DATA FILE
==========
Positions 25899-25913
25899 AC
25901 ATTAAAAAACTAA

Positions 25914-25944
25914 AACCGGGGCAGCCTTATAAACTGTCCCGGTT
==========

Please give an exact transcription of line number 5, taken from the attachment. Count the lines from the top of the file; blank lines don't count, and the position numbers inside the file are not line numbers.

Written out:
25914 AACCGGGGCAGCCTTATAAACTGTCCCGGTT